THE GROWTH OBSESSION
In the gold business this is not just an obsession, but a sickness. Until very recently there was not even a question about what to do with retained earnings and the free cash f low that gold companies occasionally make.
They use it to try and f ind the next mine or to buy the next mine or fund the operating losses of non-profitable mines. Management seems to have forgotten that for equity investors there is more than one way to make returns on their investment. In the hands of investors, returns increase when the share price goes up, and if they received returns on capital. Imagine that!
And for those companies that do pay dividends, I’d suggest the point of departure when faced with the question (and it is a question) of what to do with retained earnings, should be: “Why should we not pay it all back to investors?” as opposed to “How little should we pay them to keep them happy?”
Tax concerns aside, chances are that if you ask them for money for an attractive business proposition at a later stage they are likely to give it back to you. To this point Bloomberg shows that an aggregation of the largest North American listed gold and silver companies in the Philadelphia Gold and Silver Index forecasts that based on consensus numbers to have f ree cash f low i n 2013 and 2014 of -$ 6.7bn and -$1.7bn on comparable EBITDA of $28 and $33bn!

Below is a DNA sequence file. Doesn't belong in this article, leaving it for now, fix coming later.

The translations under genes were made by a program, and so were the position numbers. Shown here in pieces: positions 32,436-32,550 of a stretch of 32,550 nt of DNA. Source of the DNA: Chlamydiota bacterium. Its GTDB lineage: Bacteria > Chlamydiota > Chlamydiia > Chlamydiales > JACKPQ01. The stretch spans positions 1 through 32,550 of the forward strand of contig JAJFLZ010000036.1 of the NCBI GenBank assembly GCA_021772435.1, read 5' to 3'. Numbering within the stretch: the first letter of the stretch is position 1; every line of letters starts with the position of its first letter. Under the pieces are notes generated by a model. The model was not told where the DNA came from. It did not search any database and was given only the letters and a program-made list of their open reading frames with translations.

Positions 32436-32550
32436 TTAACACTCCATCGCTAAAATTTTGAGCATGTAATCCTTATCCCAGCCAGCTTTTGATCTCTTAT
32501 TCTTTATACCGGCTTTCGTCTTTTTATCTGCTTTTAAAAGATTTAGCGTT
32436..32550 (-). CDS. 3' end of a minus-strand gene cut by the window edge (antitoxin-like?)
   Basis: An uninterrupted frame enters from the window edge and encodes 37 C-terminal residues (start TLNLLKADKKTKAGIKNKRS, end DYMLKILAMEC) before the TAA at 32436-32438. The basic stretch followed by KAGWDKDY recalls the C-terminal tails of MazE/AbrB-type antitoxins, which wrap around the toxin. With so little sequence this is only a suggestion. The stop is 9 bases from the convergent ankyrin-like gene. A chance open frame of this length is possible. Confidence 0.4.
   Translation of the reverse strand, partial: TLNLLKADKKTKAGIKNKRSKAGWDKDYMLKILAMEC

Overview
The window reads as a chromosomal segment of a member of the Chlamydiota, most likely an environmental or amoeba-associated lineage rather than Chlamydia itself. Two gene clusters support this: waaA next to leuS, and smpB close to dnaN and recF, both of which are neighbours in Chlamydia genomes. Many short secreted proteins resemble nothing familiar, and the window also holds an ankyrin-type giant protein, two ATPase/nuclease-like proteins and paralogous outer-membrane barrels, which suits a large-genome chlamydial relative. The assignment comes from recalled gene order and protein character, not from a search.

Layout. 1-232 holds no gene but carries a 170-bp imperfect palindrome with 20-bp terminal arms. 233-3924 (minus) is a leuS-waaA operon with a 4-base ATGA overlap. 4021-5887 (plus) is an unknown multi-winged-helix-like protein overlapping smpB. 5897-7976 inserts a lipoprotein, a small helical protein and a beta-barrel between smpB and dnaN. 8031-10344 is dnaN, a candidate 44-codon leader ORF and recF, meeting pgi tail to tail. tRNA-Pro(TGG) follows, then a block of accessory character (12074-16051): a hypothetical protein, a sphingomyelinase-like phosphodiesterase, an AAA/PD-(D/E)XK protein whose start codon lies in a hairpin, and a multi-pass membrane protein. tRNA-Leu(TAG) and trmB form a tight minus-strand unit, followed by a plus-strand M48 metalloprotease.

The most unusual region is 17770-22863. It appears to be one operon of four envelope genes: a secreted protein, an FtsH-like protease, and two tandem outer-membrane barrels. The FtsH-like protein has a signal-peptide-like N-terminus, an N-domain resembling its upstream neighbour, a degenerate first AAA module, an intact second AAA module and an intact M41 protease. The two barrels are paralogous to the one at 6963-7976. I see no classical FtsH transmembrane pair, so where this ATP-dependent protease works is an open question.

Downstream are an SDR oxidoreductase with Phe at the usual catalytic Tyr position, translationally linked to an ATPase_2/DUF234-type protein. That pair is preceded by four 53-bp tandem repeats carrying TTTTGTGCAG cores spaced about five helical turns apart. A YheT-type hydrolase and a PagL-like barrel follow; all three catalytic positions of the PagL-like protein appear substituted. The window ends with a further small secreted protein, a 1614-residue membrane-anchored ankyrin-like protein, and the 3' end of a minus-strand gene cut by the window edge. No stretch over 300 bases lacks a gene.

To be sure that means despite making operating margins (in accounting terms) of around $30bn per annum, the industry is still not making any money on a net basis. This after 13 years of 15% per annum increases in the gold price.
They are also not producing any more gold than they were. No wonder the gold shares are being ignored.
The other issue with respect to the growth “problem” relates to the incessant need to get bigger (by any metric) that occupies most in the gold sector. It would appear to be a complete insult not to be seen to be designing for continual and significant growth in size as opposed to